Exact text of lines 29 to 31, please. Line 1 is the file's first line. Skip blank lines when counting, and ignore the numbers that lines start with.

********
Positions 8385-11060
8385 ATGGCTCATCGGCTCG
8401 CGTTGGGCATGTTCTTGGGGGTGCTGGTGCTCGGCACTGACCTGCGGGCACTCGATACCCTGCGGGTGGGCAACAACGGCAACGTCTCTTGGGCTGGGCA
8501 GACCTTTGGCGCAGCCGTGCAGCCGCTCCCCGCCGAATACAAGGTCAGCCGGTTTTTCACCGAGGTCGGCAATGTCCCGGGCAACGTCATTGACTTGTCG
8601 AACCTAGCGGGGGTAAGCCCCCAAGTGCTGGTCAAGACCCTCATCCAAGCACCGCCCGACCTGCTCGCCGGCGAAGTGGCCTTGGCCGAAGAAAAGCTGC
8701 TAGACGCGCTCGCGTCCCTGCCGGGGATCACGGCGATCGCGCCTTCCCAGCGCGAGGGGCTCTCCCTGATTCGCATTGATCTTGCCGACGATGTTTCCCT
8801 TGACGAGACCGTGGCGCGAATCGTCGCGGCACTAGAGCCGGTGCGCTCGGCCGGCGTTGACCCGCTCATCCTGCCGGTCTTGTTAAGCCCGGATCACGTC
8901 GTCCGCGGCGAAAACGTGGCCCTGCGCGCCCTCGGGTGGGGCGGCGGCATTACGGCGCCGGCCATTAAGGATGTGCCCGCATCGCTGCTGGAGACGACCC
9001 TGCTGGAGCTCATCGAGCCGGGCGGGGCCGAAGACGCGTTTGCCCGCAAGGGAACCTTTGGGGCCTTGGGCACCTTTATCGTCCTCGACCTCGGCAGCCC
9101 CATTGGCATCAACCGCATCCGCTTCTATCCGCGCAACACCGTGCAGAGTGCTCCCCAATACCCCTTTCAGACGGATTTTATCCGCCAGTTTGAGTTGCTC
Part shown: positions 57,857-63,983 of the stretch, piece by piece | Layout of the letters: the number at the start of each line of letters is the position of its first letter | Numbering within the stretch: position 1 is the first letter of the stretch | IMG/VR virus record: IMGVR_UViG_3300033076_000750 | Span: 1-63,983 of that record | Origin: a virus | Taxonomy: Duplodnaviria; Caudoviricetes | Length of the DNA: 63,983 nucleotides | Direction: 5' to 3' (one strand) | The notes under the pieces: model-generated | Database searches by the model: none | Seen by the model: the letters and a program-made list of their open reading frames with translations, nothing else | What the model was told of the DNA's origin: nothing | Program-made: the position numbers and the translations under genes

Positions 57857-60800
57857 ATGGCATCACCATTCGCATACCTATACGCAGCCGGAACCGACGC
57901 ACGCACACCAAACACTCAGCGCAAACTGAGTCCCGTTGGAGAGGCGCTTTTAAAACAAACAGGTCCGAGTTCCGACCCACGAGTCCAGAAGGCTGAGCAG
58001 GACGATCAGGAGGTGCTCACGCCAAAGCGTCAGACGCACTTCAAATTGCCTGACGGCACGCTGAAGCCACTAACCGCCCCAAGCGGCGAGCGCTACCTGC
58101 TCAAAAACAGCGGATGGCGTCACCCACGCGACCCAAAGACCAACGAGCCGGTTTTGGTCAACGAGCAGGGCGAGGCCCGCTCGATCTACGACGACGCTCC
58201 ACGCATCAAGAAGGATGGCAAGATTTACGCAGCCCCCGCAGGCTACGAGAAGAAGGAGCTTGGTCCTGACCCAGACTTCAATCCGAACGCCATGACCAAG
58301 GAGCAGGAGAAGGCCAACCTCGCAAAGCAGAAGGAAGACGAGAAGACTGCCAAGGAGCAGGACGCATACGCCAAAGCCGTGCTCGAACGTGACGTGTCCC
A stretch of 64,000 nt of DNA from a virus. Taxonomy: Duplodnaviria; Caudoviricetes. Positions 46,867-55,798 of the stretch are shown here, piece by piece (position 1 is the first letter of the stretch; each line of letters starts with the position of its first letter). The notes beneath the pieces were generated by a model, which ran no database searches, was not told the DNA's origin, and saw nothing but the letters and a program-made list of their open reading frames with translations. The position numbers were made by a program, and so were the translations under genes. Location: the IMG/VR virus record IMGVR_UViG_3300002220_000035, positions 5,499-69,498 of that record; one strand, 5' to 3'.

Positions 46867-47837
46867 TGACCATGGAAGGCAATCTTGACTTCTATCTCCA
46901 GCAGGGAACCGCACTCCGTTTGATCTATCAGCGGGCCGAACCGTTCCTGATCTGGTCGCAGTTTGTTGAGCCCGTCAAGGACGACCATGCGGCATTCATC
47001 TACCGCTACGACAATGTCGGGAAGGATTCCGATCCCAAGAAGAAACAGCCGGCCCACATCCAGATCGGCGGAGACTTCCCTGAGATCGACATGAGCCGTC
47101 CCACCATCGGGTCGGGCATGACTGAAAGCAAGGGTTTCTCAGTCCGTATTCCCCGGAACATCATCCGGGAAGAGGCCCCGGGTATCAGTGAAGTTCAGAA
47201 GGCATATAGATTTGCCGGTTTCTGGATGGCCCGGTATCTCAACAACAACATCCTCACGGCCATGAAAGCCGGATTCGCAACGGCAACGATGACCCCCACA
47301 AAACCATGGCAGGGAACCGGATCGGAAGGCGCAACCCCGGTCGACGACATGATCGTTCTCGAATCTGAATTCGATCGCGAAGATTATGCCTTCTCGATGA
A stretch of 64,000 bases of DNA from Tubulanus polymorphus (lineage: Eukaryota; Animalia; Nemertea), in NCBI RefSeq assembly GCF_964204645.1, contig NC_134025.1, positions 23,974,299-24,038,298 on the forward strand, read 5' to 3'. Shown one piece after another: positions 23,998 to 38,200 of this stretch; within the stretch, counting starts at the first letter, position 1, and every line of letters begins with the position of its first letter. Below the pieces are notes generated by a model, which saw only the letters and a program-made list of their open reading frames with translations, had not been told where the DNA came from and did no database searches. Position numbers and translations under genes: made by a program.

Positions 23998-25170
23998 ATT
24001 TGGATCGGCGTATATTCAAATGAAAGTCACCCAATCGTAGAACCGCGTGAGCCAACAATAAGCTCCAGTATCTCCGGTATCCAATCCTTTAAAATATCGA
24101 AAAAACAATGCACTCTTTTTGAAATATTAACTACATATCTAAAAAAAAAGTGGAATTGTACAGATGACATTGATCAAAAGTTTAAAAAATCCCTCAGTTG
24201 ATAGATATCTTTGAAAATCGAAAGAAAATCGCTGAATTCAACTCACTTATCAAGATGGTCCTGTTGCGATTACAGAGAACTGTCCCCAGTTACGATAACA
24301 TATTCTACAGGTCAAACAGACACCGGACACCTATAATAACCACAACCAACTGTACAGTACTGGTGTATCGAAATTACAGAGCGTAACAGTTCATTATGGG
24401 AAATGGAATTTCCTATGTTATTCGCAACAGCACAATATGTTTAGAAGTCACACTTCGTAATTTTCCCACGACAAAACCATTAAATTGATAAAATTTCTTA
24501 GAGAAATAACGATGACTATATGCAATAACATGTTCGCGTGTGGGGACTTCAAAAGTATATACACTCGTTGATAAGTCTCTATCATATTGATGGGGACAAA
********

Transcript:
23998 ATT
24001 TGGATCGGCGTATATTCAAATGAAAGTCACCCAATCGTAGAACCGCGTGAGCCAACAATAAGCTCCAGTATCTCCGGTATCCAATCCTTTAAAATATCGA
24101 AAAAACAATGCACTCTTTTTGAAATATTAACTACATATCTAAAAAAAAAGTGGAATTGTACAGATGACATTGATCAAAAGTTTAAAAAATCCCTCAGTTG